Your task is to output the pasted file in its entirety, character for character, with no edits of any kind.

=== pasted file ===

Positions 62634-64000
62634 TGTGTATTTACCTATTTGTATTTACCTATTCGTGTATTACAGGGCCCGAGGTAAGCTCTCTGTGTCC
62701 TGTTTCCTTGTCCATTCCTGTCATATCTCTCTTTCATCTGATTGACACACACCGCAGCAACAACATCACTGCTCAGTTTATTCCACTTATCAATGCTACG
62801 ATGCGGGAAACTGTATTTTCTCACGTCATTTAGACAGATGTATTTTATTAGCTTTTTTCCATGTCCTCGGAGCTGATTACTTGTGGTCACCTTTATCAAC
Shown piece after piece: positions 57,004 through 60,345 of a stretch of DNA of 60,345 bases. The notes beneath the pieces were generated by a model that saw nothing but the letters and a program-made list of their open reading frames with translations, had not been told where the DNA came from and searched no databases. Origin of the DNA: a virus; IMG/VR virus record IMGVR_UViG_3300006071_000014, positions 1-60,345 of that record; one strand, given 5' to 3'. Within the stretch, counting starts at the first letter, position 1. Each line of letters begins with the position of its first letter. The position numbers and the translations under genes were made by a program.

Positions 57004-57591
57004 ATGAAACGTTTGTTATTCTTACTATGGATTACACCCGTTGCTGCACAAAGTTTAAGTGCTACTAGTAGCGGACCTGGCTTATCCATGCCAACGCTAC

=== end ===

Positions 62634-64000
62634 TGTGTATTTACCTATTTGTATTTACCTATTCGTGTATTACAGGGCCCGAGGTAAGCTCTCTGTGTCC
62701 TGTTTCCTTGTCCATTCCTGTCATATCTCTCTTTCATCTGATTGACACACACCGCAGCAACAACATCACTGCTCAGTTTATTCCACTTATCAATGCTACG
62801 ATGCGGGAAACTGTATTTTCTCACGTCATTTAGACAGATGTATTTTATTAGCTTTTTTCCATGTCCTCGGAGCTGATTACTTGTGGTCACCTTTATCAAC
Shown piece after piece: positions 57,004 through 60,345 of a stretch of DNA of 60,345 bases. The notes beneath the pieces were generated by a model that saw nothing but the letters and a program-made list of their open reading frames with translations, had not been told where the DNA came from and searched no databases. Origin of the DNA: a virus; IMG/VR virus record IMGVR_UViG_3300006071_000014, positions 1-60,345 of that record; one strand, given 5' to 3'. Within the stretch, counting starts at the first letter, position 1. Each line of letters begins with the position of its first letter. The position numbers and the translations under genes were made by a program.

Positions 57004-57591
57004 ATGAAACGTTTGTTATTCTTACTATGGATTACACCCGTTGCTGCACAAAGTTTAAGTGCTACTAGTAGCGGACCTGGCTTATCCATGCCAACGCTAC